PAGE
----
Finally, it clicked. Far from escaping Slavonic studies, I had merely succeeded in trailing Vladimir, Vera, and Dmitrii Nabokov on their 1947 holiday to Estes Park, where they stayed at Columbine Lodge - just inside the boundary of the Rocky Mountain National Park - a place where Nabokov could imagine it was possible to fold time and space like a magic carpet and, pursuing a fritillary through the Russian marshes in 1910, somehow find himself in the Midwest forty years later. The Nabokovs' holiday was funded by the publisher's fee for Bend Sinister, and it abounded in both entomological enthusiasm and more literary 'rushes of excitement', as Brian Boyd describes them. Here fourteen-year-old Dmitrii climbed mountains (including Longs Peak), while Nabokov chased butterflies and worked simultaneously on two books: the memoir that would become Conclusive Evidence (and later, Speak, Memory) and The Kingdom By The Sea - which he would describe in a letter to Edmund Wilson as a 'short novel about a man who liked little girls'. He also learned how American collectors kill butterflies (I'll let you find out for yourselves). The summer of 1947 immediately preceded a turning-point in Nabokov's career: shortly after returning to the East Coast to resume teaching at Wellesley, he would be headhunted by Cornell as their next Professor of Russian Literature, replacing the Tolstoy scholar Ernest Simmons. Overall, the three-month holiday in the Rockies was so stimulating that three years later Nabokov would return to The Kingdom By The Sea - soon to become Lolita - in the hope of funding a second trip there. (For an illustrated timeline of Nabokov's American road trips, see here).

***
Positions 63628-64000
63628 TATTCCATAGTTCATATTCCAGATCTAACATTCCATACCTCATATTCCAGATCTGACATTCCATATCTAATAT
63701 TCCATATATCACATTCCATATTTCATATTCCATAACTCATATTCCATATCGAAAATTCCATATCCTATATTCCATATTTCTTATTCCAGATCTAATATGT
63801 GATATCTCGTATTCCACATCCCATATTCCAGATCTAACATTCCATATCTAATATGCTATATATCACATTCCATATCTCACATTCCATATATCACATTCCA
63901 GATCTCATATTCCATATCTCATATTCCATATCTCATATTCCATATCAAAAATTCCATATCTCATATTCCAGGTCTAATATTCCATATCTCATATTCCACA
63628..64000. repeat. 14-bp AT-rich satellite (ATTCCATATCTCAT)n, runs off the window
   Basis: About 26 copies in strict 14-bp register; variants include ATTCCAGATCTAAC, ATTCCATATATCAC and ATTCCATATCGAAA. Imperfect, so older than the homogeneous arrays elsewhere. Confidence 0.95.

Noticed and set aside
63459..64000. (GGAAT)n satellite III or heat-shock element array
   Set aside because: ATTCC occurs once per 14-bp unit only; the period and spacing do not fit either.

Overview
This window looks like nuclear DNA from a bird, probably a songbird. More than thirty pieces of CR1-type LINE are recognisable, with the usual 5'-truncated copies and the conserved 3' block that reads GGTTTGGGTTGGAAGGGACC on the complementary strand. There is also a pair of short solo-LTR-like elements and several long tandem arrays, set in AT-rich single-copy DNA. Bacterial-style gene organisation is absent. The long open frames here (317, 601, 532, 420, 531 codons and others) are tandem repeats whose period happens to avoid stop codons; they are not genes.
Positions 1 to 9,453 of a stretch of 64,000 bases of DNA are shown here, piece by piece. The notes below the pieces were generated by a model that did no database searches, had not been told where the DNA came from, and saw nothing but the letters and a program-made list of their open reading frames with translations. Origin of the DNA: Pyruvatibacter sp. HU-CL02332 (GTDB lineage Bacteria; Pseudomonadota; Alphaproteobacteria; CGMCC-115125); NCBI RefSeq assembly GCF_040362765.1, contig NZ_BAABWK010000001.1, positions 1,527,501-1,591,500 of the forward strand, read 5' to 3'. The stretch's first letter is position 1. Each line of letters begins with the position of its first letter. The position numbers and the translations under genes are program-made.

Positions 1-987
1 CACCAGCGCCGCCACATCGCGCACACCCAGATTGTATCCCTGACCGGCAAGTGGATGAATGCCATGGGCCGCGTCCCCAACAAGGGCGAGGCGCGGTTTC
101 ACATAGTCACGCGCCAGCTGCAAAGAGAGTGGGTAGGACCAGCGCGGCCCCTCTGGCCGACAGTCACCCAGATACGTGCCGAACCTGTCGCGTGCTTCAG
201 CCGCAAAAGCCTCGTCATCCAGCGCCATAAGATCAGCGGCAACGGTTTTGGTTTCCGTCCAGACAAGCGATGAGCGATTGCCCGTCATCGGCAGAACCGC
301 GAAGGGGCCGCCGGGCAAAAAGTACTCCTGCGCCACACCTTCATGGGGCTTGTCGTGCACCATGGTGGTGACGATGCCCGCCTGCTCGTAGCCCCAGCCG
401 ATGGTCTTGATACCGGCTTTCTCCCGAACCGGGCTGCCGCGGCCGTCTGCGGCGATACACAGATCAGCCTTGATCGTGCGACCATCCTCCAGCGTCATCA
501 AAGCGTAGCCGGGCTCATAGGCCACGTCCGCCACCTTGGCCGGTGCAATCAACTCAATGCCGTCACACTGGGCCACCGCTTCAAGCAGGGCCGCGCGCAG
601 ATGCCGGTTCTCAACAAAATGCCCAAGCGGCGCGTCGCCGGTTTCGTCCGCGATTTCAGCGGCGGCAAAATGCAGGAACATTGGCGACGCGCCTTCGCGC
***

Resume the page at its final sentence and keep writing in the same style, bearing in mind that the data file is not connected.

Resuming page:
In my next international adventure, I'll be pursuing not Nabokovian butterflies but Tolstoyan birches - all the way to Yasnaya Polyana. The Tolstoy bus leaves Moscow on Saturday morning this week. So far I have learned that the bus is blue and that the driver's name is Vanya. What more could any dedicated Russophile wish to know? As that great Tolstoyan, Jim Morrison, crooned,
The blue bus is callin' us...
C'mon baby take a chance with us
And meet me at the back of the blue bus...
which is almost certainly a free adaptation of Lev Nikolaevich's proposal to Sofia Andreevna Behrs in 1862, and practically identical with the small print at the bottom of my conference timetable.

This post is heavily indebted to Brian Boyd's Vladimir Nabokov: The American Years (Vintage: London, 1991), esp. pp. 120-1. The Longs Peak citation and magic carpet reference in paragraph 2 are from Vladimir Nabokov, Speak, Memory (London: Penguin, 2000), p. 109.